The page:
Nautilus

How to Insure Against a Rainy Day

We are all familiar with the concept of insurance. Your home insurance protects you against fires, theft, and flooding. Your car insurance protects against serious accidents—not running out of gas. Life insurance… well, you know. With the notable exception of health insurance, the insurance industry is geared toward protecting us against the extraordinary event. It is part of how we have come to terms with the uncertainty in life. But in protecting against unfavorable weather, companies are starting to push the boundary of the insurable well into the mundane, everyday event. And they can do this courtesy of a financial instrument called a derivative.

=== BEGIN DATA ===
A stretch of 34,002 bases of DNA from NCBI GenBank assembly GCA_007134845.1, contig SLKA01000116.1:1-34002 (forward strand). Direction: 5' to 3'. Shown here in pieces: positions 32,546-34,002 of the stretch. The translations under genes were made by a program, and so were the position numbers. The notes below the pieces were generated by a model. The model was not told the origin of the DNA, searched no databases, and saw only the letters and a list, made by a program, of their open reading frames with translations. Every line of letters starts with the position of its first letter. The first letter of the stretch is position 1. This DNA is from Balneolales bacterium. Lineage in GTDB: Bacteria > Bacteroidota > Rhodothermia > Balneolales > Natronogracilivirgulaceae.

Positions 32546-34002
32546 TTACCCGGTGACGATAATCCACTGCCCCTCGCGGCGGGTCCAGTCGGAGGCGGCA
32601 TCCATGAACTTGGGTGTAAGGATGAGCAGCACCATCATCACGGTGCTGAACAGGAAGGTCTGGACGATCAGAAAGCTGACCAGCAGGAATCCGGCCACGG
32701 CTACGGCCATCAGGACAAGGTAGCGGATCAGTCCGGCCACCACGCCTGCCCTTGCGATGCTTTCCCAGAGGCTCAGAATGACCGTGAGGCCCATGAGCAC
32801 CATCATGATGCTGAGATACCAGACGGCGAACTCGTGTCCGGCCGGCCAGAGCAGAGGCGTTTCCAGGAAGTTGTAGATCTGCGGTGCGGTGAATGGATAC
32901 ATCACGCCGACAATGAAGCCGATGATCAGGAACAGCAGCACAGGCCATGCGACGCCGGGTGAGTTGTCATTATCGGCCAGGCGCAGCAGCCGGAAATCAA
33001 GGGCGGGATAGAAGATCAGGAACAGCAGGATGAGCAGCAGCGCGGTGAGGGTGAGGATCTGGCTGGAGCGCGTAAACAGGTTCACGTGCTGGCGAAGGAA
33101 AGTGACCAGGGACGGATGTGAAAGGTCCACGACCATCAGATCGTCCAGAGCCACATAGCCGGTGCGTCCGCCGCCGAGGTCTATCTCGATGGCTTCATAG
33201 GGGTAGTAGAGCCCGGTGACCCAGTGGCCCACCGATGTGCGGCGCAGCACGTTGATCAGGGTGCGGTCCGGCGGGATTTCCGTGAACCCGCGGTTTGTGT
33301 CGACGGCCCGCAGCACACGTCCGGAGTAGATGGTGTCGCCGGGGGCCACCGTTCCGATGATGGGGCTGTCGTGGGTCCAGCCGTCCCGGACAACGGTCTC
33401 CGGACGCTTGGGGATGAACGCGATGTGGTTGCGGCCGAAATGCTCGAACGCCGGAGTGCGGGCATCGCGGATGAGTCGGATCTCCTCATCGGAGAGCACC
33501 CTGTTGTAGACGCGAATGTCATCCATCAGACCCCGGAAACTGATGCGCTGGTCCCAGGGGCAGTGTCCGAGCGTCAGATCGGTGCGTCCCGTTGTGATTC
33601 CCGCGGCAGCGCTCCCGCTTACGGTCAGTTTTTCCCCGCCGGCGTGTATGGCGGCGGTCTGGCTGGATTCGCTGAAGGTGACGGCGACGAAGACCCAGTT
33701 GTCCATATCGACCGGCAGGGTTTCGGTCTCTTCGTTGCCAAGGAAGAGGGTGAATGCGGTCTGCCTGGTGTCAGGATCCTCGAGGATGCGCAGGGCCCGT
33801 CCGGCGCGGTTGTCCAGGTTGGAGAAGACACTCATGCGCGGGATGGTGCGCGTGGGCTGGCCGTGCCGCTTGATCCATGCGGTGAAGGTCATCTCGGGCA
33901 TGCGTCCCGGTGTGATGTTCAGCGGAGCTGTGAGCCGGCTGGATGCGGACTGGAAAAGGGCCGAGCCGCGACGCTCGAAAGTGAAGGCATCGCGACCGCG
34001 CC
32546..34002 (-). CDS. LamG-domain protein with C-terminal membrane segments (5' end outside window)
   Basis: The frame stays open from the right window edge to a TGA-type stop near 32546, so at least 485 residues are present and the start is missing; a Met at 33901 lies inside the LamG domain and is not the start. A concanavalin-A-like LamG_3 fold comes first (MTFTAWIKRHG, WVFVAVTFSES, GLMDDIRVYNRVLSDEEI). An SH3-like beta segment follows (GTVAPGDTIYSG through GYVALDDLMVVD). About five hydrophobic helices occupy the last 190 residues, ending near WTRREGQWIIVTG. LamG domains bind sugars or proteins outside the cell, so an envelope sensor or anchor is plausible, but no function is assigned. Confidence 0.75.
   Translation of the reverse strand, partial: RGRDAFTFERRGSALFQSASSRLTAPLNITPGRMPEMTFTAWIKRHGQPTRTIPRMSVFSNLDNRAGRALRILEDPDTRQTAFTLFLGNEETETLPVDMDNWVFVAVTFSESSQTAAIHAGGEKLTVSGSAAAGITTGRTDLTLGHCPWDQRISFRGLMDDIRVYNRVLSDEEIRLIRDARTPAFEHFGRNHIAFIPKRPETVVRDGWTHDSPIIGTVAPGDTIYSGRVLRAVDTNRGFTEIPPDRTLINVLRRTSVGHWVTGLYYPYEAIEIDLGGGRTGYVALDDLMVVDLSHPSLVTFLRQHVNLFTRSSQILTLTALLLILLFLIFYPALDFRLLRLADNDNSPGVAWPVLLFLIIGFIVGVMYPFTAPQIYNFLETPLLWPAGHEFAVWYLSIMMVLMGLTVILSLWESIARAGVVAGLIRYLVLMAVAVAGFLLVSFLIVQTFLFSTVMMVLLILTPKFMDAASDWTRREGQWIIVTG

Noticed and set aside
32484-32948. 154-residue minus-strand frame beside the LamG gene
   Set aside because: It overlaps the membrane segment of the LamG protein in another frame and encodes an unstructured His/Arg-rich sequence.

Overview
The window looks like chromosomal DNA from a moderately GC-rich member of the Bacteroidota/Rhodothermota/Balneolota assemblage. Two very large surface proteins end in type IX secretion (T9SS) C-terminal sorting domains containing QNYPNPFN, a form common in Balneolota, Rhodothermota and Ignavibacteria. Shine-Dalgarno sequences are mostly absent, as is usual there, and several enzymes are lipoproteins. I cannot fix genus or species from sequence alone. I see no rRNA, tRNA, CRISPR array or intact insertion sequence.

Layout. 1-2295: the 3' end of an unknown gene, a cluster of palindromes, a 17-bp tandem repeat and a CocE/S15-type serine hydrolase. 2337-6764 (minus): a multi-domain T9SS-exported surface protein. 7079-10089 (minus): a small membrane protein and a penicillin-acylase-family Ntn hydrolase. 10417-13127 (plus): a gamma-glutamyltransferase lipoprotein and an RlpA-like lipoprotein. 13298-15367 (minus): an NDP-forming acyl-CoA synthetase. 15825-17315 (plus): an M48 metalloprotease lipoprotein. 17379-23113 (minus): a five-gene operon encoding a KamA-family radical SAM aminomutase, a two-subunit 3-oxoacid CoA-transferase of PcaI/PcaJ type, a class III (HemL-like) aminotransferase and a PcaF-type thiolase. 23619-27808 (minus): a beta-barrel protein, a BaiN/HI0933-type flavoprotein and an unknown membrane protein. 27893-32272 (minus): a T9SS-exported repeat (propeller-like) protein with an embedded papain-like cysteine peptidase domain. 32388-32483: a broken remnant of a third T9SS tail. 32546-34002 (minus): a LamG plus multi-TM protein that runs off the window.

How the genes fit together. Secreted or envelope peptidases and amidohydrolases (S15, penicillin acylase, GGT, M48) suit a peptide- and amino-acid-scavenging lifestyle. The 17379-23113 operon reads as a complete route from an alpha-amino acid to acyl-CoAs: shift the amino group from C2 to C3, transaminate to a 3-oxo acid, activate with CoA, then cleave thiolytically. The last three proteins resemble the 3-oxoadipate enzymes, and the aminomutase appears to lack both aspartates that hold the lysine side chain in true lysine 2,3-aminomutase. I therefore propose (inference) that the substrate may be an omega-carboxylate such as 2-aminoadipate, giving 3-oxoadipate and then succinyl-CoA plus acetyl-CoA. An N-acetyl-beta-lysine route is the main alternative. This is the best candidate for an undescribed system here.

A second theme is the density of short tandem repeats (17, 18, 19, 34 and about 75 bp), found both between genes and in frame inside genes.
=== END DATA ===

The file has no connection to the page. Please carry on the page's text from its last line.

After hundreds of years of seemingly adequate coverage by standard insurers, companies have realized the caprices of daily weather can be as costly as major storms. Employing innovative financial instruments, a wide range of weather-dependent businesses are banking on derivatives to shield their profits from Mother Nature.

One of the first weather derivative agreements involves everyone’s favorite energy company, Enron.1 In 1996, Koch Energy, owned by Kansas billionaires Charles and David Koch, approached Enron to negotiate something like an insurance policy. But it was not something they could buy from

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